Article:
Biotech companies find progress in vaccine market

When it comes to vaccines, everyone now wants to get in on the action.

That’s according to Paul Bogorad, a senior manager at pharmaceutical and biotechnology consultancy Putnam Associates in Burlington, Mass. He was quoted in the Feb. 3 edition of the Journal of New England Technology

Bogorad and other analysts say that the frenzy over the H1N1 pandemic flu has heightened people’s awareness of the difficulty of making vaccines and has intensified companies’ hunger to do it better. ?

But it wasn’t always so.

In the 1970s and ’80s, companies raced to get out of the vaccine business because of the high manufacturing costs, the high chance of failure, and the threat of lawsuits if patients suffered adverse side effects.

But then the federal government passed the Childhood Vaccine Injury Act in 1986, which created a pool of money for patients who experienced adverse effects and shielded companies from lawsuits. Advances in technology have driven manufacturing costs down.

“And companies have seen that if a vaccine is on a government program, one doesn’t have to spend money to promote it,” Bogorad said.

The market is dominated by a handful of global players, including U.K.-based GlaxoSmithKline, France’s Sanofi Pasteur, Wyeth, which has now merged with New York-based Pfizer Inc., Switzerland’s Novartis AG and Merck and Co. Inc. of New Jersey.

This makes it difficult for smaller players to break in.?? However, this cadre of corporations relies on an ecosystem of smaller companies to fill its pipeline with preventive therapies. That pipeline could grow now that the Bill and Melinda Gates Foundation has pledged $10 billion to fund vaccine research. ??

Bogorad said New England provides a ripe landscape for mergers and acquisitions.

Case in point is Acambis. Sanofi Pasteur bought the Cambridge, Mass., company, which has potential vaccines targeting herpes, influenza, dengue fever and West Nile virus, last year for $548 million. ??

Founded in 2004, Xcellerex Inc., of Marlborough, Mass., has been growing independently.

The company provides outsourced manufacturing services and equipment, using a disposable system that eliminates the need for steam sterilization of bioreactors used to make vaccines and other biologics.

CEO Joe Zakrzewski said the method cuts down on the chances for contamination of vaccines or other products. ??He claims that the process can speed up getting a product to market and that clinical trials using the technology can cost one fourth that of clinical trials using traditional biologics manufacturing methods.

Xcellerex also develops its own therapeutics and has launched a Phase 1 clinical trial for a potential vaccine targeting yellow fever.

Bogorad and other analysts say that the travel vaccine market is a small segment of the market, but Zakzrewski said there is still money to be made.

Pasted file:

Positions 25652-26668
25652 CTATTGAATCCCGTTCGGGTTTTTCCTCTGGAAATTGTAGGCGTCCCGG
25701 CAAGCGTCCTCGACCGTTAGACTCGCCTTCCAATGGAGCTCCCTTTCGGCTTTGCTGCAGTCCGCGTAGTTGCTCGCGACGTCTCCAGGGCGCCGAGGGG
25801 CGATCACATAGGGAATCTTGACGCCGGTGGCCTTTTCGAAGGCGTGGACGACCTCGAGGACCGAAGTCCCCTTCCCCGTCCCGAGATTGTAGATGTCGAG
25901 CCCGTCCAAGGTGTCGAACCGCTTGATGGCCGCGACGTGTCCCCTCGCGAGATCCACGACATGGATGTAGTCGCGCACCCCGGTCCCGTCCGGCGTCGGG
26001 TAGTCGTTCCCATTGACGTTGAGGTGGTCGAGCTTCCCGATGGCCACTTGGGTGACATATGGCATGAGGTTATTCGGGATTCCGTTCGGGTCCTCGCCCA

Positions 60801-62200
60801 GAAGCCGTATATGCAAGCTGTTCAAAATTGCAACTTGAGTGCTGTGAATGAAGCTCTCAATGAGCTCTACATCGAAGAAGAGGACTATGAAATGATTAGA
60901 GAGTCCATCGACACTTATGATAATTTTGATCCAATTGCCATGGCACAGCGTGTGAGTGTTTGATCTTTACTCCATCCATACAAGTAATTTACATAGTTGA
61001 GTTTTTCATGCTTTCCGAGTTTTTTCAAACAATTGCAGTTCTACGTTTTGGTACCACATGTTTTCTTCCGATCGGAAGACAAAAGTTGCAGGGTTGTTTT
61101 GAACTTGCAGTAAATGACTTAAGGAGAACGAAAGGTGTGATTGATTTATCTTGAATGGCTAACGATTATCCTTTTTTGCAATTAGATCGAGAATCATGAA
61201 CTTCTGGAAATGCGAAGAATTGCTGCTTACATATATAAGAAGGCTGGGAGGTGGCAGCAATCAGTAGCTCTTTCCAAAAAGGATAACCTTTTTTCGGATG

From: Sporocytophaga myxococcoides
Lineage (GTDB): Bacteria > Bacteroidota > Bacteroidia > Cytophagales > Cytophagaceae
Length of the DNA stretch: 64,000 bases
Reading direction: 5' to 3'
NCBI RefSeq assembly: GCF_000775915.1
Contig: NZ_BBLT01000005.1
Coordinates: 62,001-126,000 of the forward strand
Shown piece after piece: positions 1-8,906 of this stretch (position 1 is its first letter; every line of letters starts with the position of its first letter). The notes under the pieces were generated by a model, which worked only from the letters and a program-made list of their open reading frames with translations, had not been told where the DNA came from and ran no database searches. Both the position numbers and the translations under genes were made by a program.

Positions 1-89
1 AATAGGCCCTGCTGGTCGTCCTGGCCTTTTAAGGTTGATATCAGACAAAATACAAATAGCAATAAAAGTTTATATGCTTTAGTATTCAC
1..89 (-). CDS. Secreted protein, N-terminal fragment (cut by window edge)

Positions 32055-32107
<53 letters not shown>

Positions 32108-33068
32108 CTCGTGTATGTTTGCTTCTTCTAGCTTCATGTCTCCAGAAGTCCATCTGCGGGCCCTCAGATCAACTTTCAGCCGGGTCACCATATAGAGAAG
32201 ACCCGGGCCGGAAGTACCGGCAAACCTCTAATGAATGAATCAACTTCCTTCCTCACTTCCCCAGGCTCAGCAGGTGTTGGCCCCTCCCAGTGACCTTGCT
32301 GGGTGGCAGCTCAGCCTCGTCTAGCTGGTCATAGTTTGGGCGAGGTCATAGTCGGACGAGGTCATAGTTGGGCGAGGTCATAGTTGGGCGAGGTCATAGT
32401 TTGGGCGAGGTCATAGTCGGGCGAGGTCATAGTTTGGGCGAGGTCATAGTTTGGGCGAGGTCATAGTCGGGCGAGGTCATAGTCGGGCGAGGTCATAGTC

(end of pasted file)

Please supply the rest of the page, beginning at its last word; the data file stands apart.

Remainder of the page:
“Right now, it’s a $100 million market. But 90 percent of the people who need the yellow-fever vaccine don’t get it, because the risks of the current vaccine are too high. So we love it when people say the market is small. We think it could be $1 billion.” ??

Xcellerex officials say that their vaccine candidate is fundamentally different from current vaccines because it uses a dead virus rather than a live one.

Xcellerex has partnered with other companies on manufacturing four or five vaccines in the past. In October, the company announced it would partner with Rockville, Md.-based Novavax to ramp up large-scale manufacturing for its H1N1 vaccine. ??

The perils of this high-stakes business can be seen across New England.

Protein Sciences Corp., in Meriden, Conn., received a blow when the U.S. Food and Drug Administration rejected its potential flu vaccine this fall, because the agency wanted more safety data.

Analysts and public health officials had been watching the progress of the potential vaccine because it would represent a novel breakthrough. While current vaccines for influenza are made from fertilized chicken eggs, which is a slow and expensive method, the Protein Sciences target aims to produce flu cells in caterpillars. ??

Antigenics Inc. in Lexington, Mass., also faced a regulatory setback this fall when European authorities rejected its potential cancer vaccine, called Oncophage.

Cancer vaccines have been elusive targets so far, but officials in New England companies say that is going to change. ??

“We [in the industry] are starting to learn from our mistakes. It’s not a matter of if, but when,” said Eric Von Hofe, CEO of Antigen Express Inc. of Worcester, Mass.

The vaccine developer is working on targets using synthetic peptides, which are protein fragments, that Von Hofe says can be manufactured more quickly than the traditional chicken-egg method. Von Hofe is reporting positive interim results for a Phase 2 vaccine study targeting breast cancer.

But so far, the Food and Drug Administration has approved no synthetic vaccines.